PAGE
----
10 of the biggest risks to humanity's survival in the next 50 years, from nuclear war to supervolcanoes

Some of the world’s biggest challenges, including climate change and political violence, extend far beyond any one nation’s borders.

Global catastrophes can occur for a number of reasons, and the Global Challenges Foundation’s 2018 report highlights some of the main risks to humanity today. The foundation, created in 2012, works with researchers to publish annual reports on threats that could devastate at least 10% of the world’s population. This year’s report contributors include astrophysicist Martin Rees and multiple experts focused on disarmament affairs at the United Nations.

According to the foundation, the next 50 years will set the pace for humanity’s survival in the next 10,000 years.

“Why care now? Because so much is at stake, too little is done, and if we wait until later, caring may no longer matter,” the report’s authors said.

Take a look at the 10 greatest challenges facing humans right now.

A nuclear explosion could trigger a “nuclear winter,” with widespread famines to follow.

Nuclear weapons can kill thousands of people upon impact, and their lingering effects create even more harm.

Kennette Benedict, a Bulletin of Atomic Scientists senior adviser, and Nobuyasu Abe, the commissioner of Japan’s Atomic Energy Commission, wrote in the report that nuclear explosions could trigger a “nuclear winter,” where a massive amount of dust and sulfates could conceal the Sun and cool the Earth for years.

One model suggests the use of 4,000 nuclear weapons would release 150 teragrams of smoke, which is enough to lower global temperatures by 8 degrees for four or five years. The world’s largest nuclear arsenals, located in the United States and Russia, each have about 7,000 warheads.

Benedict and Abe wrote that it would be very difficult to grow food during this time, and chaos would follow amid a widespread famine.

Technological progress in synthetic biology and genetic engineering is making it easier and cheaper to weaponize pathogens.

Nuclear weapons are complicated and made of rare materials, but biological and chemical weapons can be made for much less money.

Angela Kane, a senior fellow at the Vienna Center for Disarmament and Non-Proliferation, wrote in the report that biological weapons could cause global catastrophes if a pathogen leads to a pandemic. Toxic chemicals may be less deadly, but they can still contaminate a large area if they are put into water supplies.

Kane added it is possible that a worldwide consensus on banning countries from using toxic chemicals will unravel. She noted that biological and chemical weapons – despite being banned – have been used at least four times in the past 40 years.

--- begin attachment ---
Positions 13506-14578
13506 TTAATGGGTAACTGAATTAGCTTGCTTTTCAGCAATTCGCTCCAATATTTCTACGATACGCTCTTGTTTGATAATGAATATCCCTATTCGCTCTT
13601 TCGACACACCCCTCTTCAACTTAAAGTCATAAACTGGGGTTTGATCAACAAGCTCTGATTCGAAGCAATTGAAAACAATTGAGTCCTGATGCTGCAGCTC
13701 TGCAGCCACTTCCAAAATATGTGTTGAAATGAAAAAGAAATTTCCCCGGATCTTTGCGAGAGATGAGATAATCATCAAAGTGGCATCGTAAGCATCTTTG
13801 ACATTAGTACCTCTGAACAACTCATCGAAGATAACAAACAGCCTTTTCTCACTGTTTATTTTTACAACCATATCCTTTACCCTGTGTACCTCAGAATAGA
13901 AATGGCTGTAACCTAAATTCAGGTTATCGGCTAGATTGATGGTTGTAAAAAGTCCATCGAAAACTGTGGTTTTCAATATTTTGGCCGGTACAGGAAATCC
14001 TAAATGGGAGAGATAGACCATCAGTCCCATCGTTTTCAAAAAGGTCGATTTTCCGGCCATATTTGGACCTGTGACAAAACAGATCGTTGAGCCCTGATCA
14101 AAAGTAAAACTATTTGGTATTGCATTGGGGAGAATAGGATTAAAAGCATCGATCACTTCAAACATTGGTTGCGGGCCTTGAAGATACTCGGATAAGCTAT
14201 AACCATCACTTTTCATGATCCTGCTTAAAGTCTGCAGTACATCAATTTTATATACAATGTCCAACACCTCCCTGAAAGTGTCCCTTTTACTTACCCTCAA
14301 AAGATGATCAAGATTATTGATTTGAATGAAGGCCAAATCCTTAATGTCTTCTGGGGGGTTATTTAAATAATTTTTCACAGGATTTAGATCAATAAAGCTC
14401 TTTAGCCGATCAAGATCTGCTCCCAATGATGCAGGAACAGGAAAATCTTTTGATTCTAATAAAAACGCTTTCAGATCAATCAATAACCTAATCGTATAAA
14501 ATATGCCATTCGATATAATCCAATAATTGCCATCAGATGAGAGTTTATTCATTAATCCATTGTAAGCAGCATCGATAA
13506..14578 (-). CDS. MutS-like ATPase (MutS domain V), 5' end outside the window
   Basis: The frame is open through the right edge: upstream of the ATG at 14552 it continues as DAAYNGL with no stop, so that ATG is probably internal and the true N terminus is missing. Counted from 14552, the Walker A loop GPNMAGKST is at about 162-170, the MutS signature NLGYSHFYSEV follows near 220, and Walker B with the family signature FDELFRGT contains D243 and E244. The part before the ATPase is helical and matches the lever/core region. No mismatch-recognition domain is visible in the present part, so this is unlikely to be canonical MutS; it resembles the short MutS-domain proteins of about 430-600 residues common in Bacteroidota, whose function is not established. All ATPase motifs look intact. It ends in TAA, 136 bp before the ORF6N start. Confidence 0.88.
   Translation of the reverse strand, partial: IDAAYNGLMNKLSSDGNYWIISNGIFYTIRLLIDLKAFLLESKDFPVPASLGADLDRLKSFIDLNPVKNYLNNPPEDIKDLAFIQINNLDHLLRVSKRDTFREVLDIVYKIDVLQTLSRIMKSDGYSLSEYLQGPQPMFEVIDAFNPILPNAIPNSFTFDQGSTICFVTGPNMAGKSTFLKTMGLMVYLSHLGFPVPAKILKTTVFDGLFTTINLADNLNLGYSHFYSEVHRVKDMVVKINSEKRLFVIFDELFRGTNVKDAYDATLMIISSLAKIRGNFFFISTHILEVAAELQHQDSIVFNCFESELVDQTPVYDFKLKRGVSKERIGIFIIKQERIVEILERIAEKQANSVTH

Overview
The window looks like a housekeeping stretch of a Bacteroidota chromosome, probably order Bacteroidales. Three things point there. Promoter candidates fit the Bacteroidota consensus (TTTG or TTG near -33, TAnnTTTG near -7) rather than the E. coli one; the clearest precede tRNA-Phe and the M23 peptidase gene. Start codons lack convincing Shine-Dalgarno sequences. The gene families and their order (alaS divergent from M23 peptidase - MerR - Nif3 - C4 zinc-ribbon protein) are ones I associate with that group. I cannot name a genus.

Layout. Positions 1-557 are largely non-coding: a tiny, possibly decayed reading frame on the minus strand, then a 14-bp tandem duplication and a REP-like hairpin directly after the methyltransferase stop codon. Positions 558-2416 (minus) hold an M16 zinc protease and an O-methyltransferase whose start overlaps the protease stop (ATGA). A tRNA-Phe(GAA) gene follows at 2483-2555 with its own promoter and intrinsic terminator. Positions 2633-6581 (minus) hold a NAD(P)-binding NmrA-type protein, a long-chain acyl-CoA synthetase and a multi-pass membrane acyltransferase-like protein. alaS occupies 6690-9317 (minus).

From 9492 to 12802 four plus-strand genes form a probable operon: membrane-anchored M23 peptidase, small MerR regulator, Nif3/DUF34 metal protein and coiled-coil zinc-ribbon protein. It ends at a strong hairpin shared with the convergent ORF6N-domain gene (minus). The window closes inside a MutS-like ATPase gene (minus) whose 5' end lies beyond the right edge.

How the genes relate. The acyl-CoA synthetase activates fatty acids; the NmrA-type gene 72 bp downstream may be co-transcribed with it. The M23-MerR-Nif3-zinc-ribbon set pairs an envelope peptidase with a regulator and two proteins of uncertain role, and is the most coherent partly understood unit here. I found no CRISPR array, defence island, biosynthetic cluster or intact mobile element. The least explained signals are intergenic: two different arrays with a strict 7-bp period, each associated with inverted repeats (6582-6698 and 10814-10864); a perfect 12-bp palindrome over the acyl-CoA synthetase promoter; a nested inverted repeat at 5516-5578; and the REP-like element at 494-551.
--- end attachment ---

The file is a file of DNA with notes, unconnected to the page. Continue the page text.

Climate change will have devastating consequences.

Leena Srivastava, the vice chancellor of TERI University in India, wrote that despite the Paris climate deal, there is a 90% chance that global temperature increases will exceed 2 degrees Celsius this century.

There is also a 33% chance that the rise will go beyond 3 degrees in the 21st century, and the world is not on track to preventing this from happening, Srivastava said.

Most of Florida and Bangladesh will be underwater if the change exceeds 3 degrees, and major coastal areas like Shanghai and Mumbai will be swamped. Srivastava wrote that large numbers of refugees will leave those regions, which would suffer from extreme weather and low food production.

At least three past civilizations have fallen apart due to climate change – Norse Viking settlers, the Khmer Empire, and the Indus Valley Civilisation. All three were affected by climate change that was local and not caused by humans, Srivastava wrote.

The climate change we face now is global, and there is nowhere for us to run.

A collapse of the global ecosystem could halt the Earth’s ability to support a growing human population.

Humans rely on ecosystems for air, water, food, and shelter. Since the 1950s, however, deforestation and other damage to ecosystems has lowered the habitability of the Earth at an increasing rate.

Maria Ivanova, a professor of global governance at the University of Massachusetts Boston, and Philip Osano, a research fellow at the Stockholm Environment Institute, wrote that the world’s ecosystems are at great risk.

An international group of scholars have determined nine “planetary boundaries” that allow the global ecosystem to remain stable, including climate change, fresh water use, and ocean acidification.

Ivanova and Osano wrote that humans have surpassed the safe limits of four of these categories – climate change, land-system change, biogeochemical cycles, and biosphere integrity.

Land-system change refers to the conversion of forests, grasslands, and wetlands to agricultural land, which can harm biodiversity and water flows if done in excess.

Loss of biosphere integrity involves human activity that leads to the extinctions of plants and animals.

By 2050, 10 million people could die from antibiotic-resistant bacteria each year.